A negative MHQ score suggests a serious mental health condition. Here’s what to know and how to get help.
Negative scores on the MHQ (Mental Health Quotient) indicate that you may be dealing with, or at risk for, a serious mental health condition. Left unchecked, this could lead to serious life consequences, and could even be life threatening. It is important to seek help. Here are some potential underlying causes of a negative mental wellbeing score:
- A genetic condition that’s impacting your functioning
- Harmful medication side effects
- An underlying neurological issue
- Consequences from an accident, such as a head injury
- Life Trauma
These are just some possible issues that may lead to a negative score. However, only a professional who completes a full assessment can say for sure.
It is important to seek medical help
A qualified mental health professional can often help you manage, reverse, or eliminate problems. However, even when aware of serious problems, many people don’t visit a mental health provider at all, perhaps due to fears, avoidance, stigmas, or lack of resources. In fact, 44% of people who are in a clinical or at-risk category report that they haven’t asked for help. Unfortunately, this means that challenges may get progressively worse over time.
Clinical mental health challenges can be debilitating and often require exploring multiple options and sustained management. What works for one person may not work for another. However, many do find that accessing medical support is well worth the effort. In the U.S., more than 40% of people have attended counseling, and one in six take some type of psychiatric medication. Many people have caught on that we can’t always get better alone. Here are some ways that professional help can make a difference:
- Preventing complications. Some mental health issues can progress into addiction issues, suicidal behaviors, aggression, or isolation. A qualified professional is familiar with these areas and can help treat or prevent problems.
- Diagnosing medical conditions. As noted, sometimes mental health issues may have a physical cause. Identifying a possible underlying issue and treating it could be life-saving.
- Improving quality of life. A negative MHQ may be measuring what you already know—that life can be a struggle. This can be further complicated by recent world events. A qualified mental health provider can help you treat, manage and in some cases even eliminate psychiatric issues. This often leads to improved relationships, life satisfaction, and increased ability to identify and meet life goals.
Warning Signs that Require Immediate Help
While finding a doctor or counselor is key to addressing mental health issues, there are some cases that you shouldn’t wait for an appointment, and instead take action right away. These include:
- A sudden change in mental status. If you’ve noticed a recent or sudden change in mental status, or others have noticed and commented on it, you should call your doctor or emergency services right away. This can be a warning sign of something more serious, but seeking help immediately can make a difference.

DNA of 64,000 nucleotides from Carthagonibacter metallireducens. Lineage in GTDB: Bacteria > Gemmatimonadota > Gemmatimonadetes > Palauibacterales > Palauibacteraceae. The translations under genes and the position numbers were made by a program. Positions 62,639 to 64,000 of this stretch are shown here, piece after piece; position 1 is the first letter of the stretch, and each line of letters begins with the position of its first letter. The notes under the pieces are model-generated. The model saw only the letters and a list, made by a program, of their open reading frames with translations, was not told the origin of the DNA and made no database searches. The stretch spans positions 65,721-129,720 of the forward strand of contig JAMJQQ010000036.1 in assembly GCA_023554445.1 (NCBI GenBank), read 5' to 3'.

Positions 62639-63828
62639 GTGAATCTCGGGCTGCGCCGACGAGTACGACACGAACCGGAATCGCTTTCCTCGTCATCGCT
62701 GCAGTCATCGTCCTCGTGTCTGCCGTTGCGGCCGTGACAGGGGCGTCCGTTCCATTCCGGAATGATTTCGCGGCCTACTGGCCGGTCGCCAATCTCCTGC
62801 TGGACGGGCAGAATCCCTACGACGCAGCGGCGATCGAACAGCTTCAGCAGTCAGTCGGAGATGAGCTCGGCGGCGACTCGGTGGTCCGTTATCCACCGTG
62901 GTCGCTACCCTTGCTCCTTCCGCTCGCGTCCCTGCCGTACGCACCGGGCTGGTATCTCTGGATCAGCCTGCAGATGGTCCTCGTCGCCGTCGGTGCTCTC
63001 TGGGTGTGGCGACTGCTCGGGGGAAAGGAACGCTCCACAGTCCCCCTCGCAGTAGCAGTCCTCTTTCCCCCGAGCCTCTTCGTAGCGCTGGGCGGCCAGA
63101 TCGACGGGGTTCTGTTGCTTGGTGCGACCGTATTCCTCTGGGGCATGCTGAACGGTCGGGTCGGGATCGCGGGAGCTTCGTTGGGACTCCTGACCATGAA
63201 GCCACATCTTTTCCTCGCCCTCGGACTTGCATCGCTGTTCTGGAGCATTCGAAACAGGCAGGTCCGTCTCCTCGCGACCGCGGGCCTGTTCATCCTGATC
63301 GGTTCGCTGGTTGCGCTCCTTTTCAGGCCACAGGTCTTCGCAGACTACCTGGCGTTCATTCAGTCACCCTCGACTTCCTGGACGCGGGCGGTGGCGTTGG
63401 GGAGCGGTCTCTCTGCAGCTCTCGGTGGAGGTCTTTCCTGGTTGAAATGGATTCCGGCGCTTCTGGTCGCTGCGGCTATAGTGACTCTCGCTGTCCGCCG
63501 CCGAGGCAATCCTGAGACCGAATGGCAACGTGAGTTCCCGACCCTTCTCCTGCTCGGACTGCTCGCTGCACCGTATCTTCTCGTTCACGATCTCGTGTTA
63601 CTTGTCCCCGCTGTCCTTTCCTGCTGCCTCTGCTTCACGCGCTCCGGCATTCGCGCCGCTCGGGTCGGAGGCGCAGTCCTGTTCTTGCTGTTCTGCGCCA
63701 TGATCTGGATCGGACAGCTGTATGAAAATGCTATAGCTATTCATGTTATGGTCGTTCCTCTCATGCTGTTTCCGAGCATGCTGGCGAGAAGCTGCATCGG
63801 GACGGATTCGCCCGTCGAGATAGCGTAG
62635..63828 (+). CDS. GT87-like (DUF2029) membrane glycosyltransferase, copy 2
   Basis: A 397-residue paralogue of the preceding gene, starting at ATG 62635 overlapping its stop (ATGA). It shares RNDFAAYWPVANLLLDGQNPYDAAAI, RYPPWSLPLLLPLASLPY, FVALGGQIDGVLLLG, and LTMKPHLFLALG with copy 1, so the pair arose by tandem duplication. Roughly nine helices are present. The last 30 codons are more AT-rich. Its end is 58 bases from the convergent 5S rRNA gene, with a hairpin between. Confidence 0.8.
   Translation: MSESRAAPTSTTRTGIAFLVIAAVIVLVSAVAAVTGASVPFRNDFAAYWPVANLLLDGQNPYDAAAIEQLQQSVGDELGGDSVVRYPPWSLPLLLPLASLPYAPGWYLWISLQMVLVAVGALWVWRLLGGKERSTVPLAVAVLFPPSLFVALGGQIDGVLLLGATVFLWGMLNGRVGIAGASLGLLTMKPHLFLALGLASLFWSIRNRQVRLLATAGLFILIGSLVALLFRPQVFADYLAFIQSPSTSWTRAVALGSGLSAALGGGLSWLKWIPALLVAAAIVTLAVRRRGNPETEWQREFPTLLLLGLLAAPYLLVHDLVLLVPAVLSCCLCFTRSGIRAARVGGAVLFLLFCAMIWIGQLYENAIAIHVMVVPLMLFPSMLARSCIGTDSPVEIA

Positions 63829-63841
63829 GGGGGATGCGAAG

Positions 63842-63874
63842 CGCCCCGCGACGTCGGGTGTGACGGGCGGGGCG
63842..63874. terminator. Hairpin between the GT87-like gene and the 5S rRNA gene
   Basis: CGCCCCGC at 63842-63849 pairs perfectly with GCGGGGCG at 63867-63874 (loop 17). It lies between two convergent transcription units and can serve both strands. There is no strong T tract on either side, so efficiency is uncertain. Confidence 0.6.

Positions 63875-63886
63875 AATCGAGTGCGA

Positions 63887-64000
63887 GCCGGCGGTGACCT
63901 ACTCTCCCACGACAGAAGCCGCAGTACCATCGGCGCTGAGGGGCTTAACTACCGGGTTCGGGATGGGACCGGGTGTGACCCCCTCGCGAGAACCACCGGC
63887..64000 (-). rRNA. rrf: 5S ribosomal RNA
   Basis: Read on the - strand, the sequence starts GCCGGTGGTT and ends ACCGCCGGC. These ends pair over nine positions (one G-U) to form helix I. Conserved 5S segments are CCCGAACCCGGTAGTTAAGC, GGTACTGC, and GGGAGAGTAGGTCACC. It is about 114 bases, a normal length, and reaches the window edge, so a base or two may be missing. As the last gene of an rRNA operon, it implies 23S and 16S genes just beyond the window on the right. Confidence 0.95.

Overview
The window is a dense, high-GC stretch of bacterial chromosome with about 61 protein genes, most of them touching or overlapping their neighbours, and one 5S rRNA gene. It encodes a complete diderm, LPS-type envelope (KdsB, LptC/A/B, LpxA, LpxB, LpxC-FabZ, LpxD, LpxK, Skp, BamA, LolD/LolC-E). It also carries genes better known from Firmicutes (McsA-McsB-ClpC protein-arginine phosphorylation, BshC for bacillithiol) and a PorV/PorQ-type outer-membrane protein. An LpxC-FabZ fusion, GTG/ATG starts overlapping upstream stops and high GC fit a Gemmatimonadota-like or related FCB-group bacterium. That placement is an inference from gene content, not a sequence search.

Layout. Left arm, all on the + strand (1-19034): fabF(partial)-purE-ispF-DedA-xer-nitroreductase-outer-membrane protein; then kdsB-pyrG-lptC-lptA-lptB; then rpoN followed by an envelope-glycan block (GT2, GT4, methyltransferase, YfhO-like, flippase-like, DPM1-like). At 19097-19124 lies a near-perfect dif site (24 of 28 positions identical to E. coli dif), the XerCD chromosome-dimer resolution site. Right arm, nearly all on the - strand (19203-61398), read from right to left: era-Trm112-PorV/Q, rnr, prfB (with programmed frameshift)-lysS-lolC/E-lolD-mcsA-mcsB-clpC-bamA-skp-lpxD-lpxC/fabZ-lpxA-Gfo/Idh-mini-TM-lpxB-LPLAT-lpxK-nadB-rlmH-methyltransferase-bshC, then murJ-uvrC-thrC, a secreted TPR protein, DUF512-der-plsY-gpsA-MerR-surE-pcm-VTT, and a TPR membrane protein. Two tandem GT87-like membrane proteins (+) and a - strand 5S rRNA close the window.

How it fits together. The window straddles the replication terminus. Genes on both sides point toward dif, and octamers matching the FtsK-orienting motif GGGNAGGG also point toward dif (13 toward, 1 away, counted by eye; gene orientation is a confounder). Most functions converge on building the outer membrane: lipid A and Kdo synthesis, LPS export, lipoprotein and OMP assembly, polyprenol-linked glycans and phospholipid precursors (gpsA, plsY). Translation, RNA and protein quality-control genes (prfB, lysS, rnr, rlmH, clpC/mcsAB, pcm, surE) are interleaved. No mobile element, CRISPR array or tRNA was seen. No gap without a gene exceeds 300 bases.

- Thoughts of suicide or self harm. If you’ve been thinking about harming yourself or committing suicide, you’re not alone. Many people have these thoughts, however they’re not something to deal with on your own. Contact your local emergency services, or visit here to contact the Suicide Prevention Lifeline. You should also contact your doctor, a therapist, or other mental health services in your area for long-term support.
- Thoughts of harming others. Similar to suicidal thoughts, some people occasionally have thoughts of wanting to harm others. This can also be a sign of mental illness, or even a medication side effect, and you should contact your doctor or a local therapist right away for help to work through it. If you have an immediate plan to harm someone, contact your local emergency services.
Options for Professional Support
If you’re not dealing with an immediate danger, then the next step is to make a medical appointment. Here are a few options to choose from:
- Talk to your primary care doctor. Your doctor can assess your situation, treat physical conditions and risks, and refer you to an appropriate specialist.
- Make an appointment with a psychiatrist. Psychiatrists and other qualified medical professionals may be able to prescribe medication if appropriate, or refer you to another specialist. This can seem scary, but remember one in six people in the U.S. alone take psychiatric medication, so this is not uncommon, and can make a big difference. You might also explore online psychiatry options, such as Telepsychiatry, which are more cost effective.
- Make a therapy appointment. Many therapists can provide a full mental health assessment and either help you with a treatment plan or refer you to a doctor or specialized counselor.
If you don’t have access to local professionals, you may be able to get help through telehealth services. In the U.S., you can call the SAMHSA (Substance Abuse and Mental Health Services Administration) Helpline at 800-662-4357.
While it can be frightening to access help, know that you’re not alone, and that acting now can improve your life.